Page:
Revisiting the Historical Priority of Second John for the Johannine Epistles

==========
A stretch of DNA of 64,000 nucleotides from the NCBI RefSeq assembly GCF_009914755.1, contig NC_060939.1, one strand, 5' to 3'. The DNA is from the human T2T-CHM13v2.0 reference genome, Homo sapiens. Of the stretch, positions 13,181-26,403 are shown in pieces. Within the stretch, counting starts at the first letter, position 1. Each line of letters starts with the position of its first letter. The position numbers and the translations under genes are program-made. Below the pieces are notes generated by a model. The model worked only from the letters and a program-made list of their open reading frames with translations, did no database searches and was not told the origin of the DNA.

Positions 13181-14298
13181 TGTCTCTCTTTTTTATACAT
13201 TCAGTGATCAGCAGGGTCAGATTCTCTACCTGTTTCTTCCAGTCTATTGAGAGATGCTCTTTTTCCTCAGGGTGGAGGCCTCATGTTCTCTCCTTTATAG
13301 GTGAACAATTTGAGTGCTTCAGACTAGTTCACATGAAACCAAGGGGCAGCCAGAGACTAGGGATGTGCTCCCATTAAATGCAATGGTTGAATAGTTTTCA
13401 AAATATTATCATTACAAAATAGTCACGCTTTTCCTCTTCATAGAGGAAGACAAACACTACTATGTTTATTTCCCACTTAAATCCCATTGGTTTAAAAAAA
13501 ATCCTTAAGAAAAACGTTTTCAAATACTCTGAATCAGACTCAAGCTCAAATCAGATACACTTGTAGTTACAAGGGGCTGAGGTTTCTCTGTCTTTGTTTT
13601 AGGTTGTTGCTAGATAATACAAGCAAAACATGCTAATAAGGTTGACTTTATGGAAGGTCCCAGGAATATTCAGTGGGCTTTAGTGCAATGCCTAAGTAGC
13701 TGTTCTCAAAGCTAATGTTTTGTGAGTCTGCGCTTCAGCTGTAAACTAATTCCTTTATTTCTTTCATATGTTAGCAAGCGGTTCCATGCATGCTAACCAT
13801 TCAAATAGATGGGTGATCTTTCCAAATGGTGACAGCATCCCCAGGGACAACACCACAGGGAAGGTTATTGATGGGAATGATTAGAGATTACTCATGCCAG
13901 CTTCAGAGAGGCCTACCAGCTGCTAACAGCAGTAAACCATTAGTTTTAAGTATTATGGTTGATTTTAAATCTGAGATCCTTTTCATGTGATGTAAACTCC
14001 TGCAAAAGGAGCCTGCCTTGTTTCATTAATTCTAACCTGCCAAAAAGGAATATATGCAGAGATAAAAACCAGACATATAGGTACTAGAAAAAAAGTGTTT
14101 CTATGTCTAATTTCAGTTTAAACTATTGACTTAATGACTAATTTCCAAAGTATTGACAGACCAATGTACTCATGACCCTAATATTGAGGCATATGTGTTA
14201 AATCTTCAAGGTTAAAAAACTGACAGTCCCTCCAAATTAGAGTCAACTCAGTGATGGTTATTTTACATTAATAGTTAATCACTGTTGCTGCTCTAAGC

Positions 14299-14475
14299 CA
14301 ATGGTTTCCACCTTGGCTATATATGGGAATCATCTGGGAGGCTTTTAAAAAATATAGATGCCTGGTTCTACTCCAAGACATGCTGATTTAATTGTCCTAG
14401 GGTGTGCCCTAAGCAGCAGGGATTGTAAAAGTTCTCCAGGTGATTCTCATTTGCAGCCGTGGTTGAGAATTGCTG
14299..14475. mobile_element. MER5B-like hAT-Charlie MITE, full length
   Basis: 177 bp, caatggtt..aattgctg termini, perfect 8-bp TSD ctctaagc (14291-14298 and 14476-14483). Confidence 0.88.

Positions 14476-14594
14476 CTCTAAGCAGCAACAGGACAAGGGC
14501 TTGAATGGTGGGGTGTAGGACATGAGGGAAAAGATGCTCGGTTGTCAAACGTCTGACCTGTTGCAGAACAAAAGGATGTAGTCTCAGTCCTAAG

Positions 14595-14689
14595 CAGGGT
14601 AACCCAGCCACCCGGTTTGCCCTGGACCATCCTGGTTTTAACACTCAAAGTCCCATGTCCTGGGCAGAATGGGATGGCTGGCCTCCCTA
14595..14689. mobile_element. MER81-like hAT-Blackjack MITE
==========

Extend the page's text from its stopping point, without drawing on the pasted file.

The study revisits the literary sequence of the Johannine epistles, with a fresh proposal for the historical priority of 2 John. Based on social and material evidence examined on-site in Asia Minor, the study reviews the proposals from Marshall (1978), Strecker (1996), and Myers (2019) and contends for the following historical reconstruction. Stage 1: As the antichrist controversy erupted, 2 John functioned as an initial defense letter to deter the spread of the secessionist movement. Stage 2: In response to the itinerant ministry of the secessionists (2 John 9–11), 3 John encouraged counter-missionaries to promote orthodox apostolic teaching throughout the region. Stage 3: After leaving his recipients with “many things still left to write” (2 John 12; 3 John 13), the elder finally composed the lengthier exhortation of 1 John to circulate his remaining instructions throughout the region. This historical reconstruction also gives special attention to the material form of 2 and 3 John, both of which were written to fill a single sheet of papyrus and dispatched with urgency (see 2 John 12; 3 John 13–14). The study also considers further implications and contingencies with the early reception and circulation of the Johannine epistles, particularly in light of the cover letter hypothesis propounded by Myers (2019).

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